Sunday, June 21, 2009

Best laid plans

So, how was the trip do you ask? Well, since I was supposed to be in Washington until Monday afternoon and am posting from home you can surmise that things did not go as planned.

After leaving Baltimore Saturday morning and travelling to DC I had discussed with my wife stopping for the only "DAD" stop on this trip. Moms and Dads will be familiar with this idea. Out of an entire trip you pick one brief stop you would like to make to satisfy a particular personal need and after making it as brief as possible so as not to interrupt the flow of family events you forge ahead to all of your other planned stops. Such was the case as we entered Washington and headed directly to the National Shrine of the Immaculate Conception. Located on the campus of the Catholic University of America, where my beloved Sister obtained her undergraduate degree it is probably the most beautiful Cathedrals this side of Rome. Dutifully following our GPS we cruised in to DC under cloudy skies and finally reached the parking lot next to the Basilica which was packed. Luckily we were allowed to make a space where none had existed before by a most generous fellow running the parking lot whereupon my wife collected our Daughter and I retrieved my camera bag. As I gleefully rubbed my finger tips together in anticipation of removing the treasured Nikon from its safe confines (much in the same way I imaging Bill Clinton anticipating the first bite of an Egg McMuffin) the skies opened and began to dump floods of biblical proportion on us. Not your usual driving rain mind you but rather Noah get your lazy ass off the couch and finish the Ark rain. As I opened my mouth to shout to my wife to alert her to the evolving maelstrom the sound of my frustrated voice was drowned out by thunder seconds after a sizable "oh now you've made me angry" lightning bolt zipped from the heavens. So off we trotted the five hundred yards or so to the safety of the lower level of the Church.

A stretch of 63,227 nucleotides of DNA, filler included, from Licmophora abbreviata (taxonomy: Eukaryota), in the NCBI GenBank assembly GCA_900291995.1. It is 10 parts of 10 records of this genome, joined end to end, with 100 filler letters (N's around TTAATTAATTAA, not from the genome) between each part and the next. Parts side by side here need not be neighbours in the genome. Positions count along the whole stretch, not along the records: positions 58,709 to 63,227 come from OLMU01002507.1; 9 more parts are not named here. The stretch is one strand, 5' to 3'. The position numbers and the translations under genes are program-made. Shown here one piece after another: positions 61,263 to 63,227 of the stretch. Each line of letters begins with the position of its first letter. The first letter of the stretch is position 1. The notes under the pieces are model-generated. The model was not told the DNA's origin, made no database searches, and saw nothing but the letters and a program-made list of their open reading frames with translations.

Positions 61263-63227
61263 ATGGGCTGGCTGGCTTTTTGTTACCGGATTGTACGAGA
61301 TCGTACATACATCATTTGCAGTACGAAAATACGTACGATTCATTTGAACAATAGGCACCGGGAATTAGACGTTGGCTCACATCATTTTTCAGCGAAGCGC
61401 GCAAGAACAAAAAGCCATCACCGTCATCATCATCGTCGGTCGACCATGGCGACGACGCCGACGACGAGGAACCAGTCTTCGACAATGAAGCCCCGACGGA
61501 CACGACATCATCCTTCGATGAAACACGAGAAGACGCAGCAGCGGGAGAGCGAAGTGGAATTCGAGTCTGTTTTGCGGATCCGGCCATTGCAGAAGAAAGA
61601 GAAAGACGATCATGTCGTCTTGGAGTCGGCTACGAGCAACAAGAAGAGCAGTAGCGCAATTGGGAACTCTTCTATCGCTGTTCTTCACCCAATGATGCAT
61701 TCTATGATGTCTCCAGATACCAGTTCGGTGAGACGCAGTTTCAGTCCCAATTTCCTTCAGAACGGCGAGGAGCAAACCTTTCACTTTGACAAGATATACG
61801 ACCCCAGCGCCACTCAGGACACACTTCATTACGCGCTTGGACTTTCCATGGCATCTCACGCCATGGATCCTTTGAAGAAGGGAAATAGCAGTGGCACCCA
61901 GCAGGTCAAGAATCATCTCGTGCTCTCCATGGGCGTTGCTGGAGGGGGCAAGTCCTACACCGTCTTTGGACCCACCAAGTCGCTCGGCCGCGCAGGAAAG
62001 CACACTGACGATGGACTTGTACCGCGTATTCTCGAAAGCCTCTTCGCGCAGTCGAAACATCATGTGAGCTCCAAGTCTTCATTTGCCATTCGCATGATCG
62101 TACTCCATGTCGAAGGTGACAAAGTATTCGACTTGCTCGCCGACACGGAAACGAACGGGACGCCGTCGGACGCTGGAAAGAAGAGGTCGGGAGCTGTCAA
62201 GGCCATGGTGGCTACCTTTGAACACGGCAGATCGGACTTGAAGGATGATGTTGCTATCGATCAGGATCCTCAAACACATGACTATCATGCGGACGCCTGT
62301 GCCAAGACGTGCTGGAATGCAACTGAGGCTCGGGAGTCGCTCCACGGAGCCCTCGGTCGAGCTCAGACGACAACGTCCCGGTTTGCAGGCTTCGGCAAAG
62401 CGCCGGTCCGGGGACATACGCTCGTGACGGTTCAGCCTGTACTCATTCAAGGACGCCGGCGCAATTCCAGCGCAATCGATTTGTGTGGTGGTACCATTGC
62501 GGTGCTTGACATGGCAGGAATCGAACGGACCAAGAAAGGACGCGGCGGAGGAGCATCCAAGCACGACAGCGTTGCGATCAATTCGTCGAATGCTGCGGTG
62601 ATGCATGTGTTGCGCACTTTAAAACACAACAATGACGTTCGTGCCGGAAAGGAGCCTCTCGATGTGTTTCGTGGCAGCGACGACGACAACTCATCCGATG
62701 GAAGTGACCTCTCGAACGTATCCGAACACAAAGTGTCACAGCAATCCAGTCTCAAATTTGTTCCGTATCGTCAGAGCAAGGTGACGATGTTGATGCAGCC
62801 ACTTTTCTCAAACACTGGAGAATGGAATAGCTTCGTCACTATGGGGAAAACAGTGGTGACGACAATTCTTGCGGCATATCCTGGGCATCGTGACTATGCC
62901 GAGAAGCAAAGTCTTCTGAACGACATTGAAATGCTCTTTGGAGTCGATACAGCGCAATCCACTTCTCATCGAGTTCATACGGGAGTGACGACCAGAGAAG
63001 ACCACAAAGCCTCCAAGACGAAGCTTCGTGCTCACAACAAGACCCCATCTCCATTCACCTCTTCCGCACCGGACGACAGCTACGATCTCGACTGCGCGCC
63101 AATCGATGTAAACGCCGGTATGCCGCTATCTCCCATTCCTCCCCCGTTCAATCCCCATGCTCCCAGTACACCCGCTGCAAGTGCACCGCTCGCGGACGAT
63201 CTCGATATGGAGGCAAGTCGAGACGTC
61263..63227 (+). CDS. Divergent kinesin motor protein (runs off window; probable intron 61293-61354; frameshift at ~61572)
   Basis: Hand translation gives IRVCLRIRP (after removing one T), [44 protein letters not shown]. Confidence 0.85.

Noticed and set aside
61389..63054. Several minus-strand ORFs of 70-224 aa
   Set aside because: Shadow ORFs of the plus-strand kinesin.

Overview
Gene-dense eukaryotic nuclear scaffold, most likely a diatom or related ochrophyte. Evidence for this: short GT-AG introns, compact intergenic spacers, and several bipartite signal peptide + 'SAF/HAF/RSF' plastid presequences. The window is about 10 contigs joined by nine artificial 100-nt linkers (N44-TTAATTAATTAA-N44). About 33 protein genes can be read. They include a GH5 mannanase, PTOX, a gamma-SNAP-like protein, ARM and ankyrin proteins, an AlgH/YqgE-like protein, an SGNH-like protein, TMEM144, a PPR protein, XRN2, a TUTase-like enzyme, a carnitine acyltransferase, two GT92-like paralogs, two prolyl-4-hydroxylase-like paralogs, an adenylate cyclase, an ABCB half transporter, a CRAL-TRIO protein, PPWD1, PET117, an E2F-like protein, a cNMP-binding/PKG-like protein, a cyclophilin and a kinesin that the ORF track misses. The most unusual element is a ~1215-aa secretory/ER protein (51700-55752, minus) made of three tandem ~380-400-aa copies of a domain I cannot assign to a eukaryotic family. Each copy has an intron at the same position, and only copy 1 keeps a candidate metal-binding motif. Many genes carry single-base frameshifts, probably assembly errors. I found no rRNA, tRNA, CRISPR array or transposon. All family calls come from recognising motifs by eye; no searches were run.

As we entered it was hard not to notice that about all but ten or so of the Catholics in Vietnam had picked today to make their pilgrimage. In celebration of the feast of Our Lady of La Vang the Vietnamese community were preparing for a Mass in the Crypt Church complete with orchestra, choir and more Knights of Columbus than I have ever seen in one place. Not to be deterred from our own aims of some quiet prayer and poor amateur photography I explained to my wife that we would simply see the chapels in the lower church, skip the Crypt Church until later or another visit and proceed up to the main floor to drink in the site of some fantastic iconography and mosaics. Knowing how badly I have wanted to make this stop she eagerly assented to my plan and all was well as we ascended the steps that would bring us to the entrance at the polar opposite of the Main Altar. That's when like three raccoons caught in the beam of a bright light rummaging through a suburban garbage can that we realized that we had walked in to the Ordination Mass of 9 Priests for the Archdiocese of Washington. Not to be deterred I decided to camp out in the back, attempt to remain unobtrusive, groove on the pipe organ music and enjoy what remained of the Ordination having only seen two in my life. I quietly pointed out to my wife the distant red splotch that I assured her was Theodore Cardinal McCarrick attending the Mass in choir. The Cardinal was the first Bishop of the Diocese of Metuchen when it was erected by Pope John Paul II. Missteps aside I was happy to find myself at the terminal end of the main aisle of the Cathedral. I was sure that despite most of my photographic hopes having been dashed that I would have a golden opportunity to get great pictures of the procession of the Cardinal, Archbishop Wuerl and the several hundred priests as they left the church. Imaging when my surprise when at the last possible minute the hooked a left and went up a side aisle to make a hasty retreat to the sacristy. By now completely crestfallen we took our leave of the Basilica and headed to the hotel.